Youth Gang Formation: Basic Instinct or Something Else? (Article, 2014) [WorldCat.org]
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Youth Gang Formation: Basic Instinct or Something Else?

Author: Hilary K Morden Affiliation: MoCSSy Program, Interdisciplinary Research in the Mathematical and Computational Sciences (IRMACS) Centre, Simon Fraser University, Burnaby, CanadaVijay K Mago Affiliation: MoCSSy Program, Interdisciplinary Research in the Mathematical and Computational Sciences (IRMACS) Centre, Simon Fraser University, Burnaby, CanadaRuby Deol Affiliation: MoCSSy Program, Interdisciplinary Research in the Mathematical and Computational Sciences (IRMACS) Centre, Simon Fraser University, Burnaby, CanadaSara Namazi Affiliation: MoCSSy Program, Interdisciplinary Research in the Mathematical and Computational Sciences (IRMACS) Centre, Simon Fraser University, Burnaby, CanadaSuzanne Wuolle Affiliation: MoCSSy Program, Interdisciplinary Research in the Mathematical and Computational Sciences (IRMACS) Centre, Simon Fraser University, Burnaby, CanadaAll authors
Edition/Format: Chapter Chapter : English
Other Databases: WorldCat
Summary:
As long as people have lived in urban settings, organized criminal gangs have formed. Youth gangs, a special type of organized criminal gang, are made up of predominately male adolescents or young adults who rely on group intimidation and violence. These groups commit criminal acts in order to gain power and recognition, often with the goal of controlling specific types of unlawful activity such as drug  Read more...
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All Authors / Contributors: Hilary K Morden Affiliation: MoCSSy Program, Interdisciplinary Research in the Mathematical and Computational Sciences (IRMACS) Centre, Simon Fraser University, Burnaby, Canada; Vijay K Mago Affiliation: MoCSSy Program, Interdisciplinary Research in the Mathematical and Computational Sciences (IRMACS) Centre, Simon Fraser University, Burnaby, Canada; Ruby Deol Affiliation: MoCSSy Program, Interdisciplinary Research in the Mathematical and Computational Sciences (IRMACS) Centre, Simon Fraser University, Burnaby, Canada; Sara Namazi Affiliation: MoCSSy Program, Interdisciplinary Research in the Mathematical and Computational Sciences (IRMACS) Centre, Simon Fraser University, Burnaby, Canada; Suzanne Wuolle Affiliation: MoCSSy Program, Interdisciplinary Research in the Mathematical and Computational Sciences (IRMACS) Centre, Simon Fraser University, Burnaby, Canada; Vahid Dabbaghian Affiliation: MoCSSy Program, Interdisciplinary Research in the Mathematical and Computational Sciences (IRMACS) Centre, Simon Fraser University, Burnaby, Canada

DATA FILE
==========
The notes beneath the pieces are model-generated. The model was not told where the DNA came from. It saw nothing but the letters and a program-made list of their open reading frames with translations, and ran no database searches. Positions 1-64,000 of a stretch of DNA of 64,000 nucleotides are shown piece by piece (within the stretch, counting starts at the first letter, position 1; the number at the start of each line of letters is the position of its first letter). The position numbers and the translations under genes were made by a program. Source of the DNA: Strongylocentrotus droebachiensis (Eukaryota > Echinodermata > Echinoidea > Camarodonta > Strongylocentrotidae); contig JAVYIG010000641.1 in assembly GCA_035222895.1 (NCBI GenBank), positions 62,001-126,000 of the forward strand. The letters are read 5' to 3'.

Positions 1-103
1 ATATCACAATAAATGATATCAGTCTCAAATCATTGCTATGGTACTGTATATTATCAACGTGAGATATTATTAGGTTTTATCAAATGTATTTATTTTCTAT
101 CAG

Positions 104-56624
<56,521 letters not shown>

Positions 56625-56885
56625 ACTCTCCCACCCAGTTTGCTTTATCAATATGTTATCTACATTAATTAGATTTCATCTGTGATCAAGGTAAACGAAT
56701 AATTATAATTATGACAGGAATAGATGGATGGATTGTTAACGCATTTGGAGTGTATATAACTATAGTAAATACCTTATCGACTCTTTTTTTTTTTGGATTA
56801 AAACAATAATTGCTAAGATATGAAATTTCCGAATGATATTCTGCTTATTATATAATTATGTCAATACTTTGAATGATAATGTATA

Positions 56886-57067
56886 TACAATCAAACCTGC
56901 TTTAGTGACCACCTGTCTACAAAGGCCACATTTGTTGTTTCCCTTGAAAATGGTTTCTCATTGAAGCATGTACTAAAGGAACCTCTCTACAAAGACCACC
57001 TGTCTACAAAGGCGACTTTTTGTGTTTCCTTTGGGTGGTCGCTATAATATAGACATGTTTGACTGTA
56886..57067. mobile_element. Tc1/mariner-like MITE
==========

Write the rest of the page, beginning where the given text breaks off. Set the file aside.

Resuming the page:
ISBN: 978-3-642-39148-4 978-3-642-39149-1
Publication:Dabbaghian, Vahid, vdabbagh@sfu.ca, The IRMACS Centre, The MoCSSy Program, Simon Fraser University, Burnaby, Canada; Theories and Simulations of Complex Social Systems; 161-177; Berlin, Heidelberg : Springer Berlin Heidelberg : Springer
Language Note: English
Unique Identifier: 5660999458
Notes: We thank the MoCSSy Program for providing financial assistance to the authors and the IRMACS Centre for research facilities.
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Abstract:

As long as people have lived in urban settings, organized criminal gangs have formed. Youth gangs, a special type of organized criminal gang, are made up of predominately male adolescents or young adults who rely on group intimidation and violence. These groups commit criminal acts in order to gain power and recognition, often with the goal of controlling specific types of unlawful activity such as drug distribution. Historically, youth gang formation was attributed to macro-level social characteristics, such as social disorganization and poverty, but recent research has demonstrated a much more complex relationship of interacting factors at the micro-, meso-, and macro-levels. Despite the identification of many of these factors, the journey to gang affiliation is still not well understood. This research, through the application of a fuzzy cognitive map (FCM) model, examines the strength and direction of factors such as early pro-social attitudes, high self-efficacy, religious affiliation, perceptions of poverty (relative deprivation), favorable attitudes towards deviance, early onset drug/alcohol use, early onset sexual relations, and their interactive effects on youth gang formation. FCMs are particularly useful for modeling complex social problems because they are able to demonstrate the interactive and reciprocal factors that affect a given system. Using expert opinion, to determine direction and weight of the influence of the above factors, a FCM was built and validated providing support for the use of FCMs in understanding and analyzing complex social problems such as youth gang formation. This study offers insight into how this type of modeling can be used for policy decision-making.

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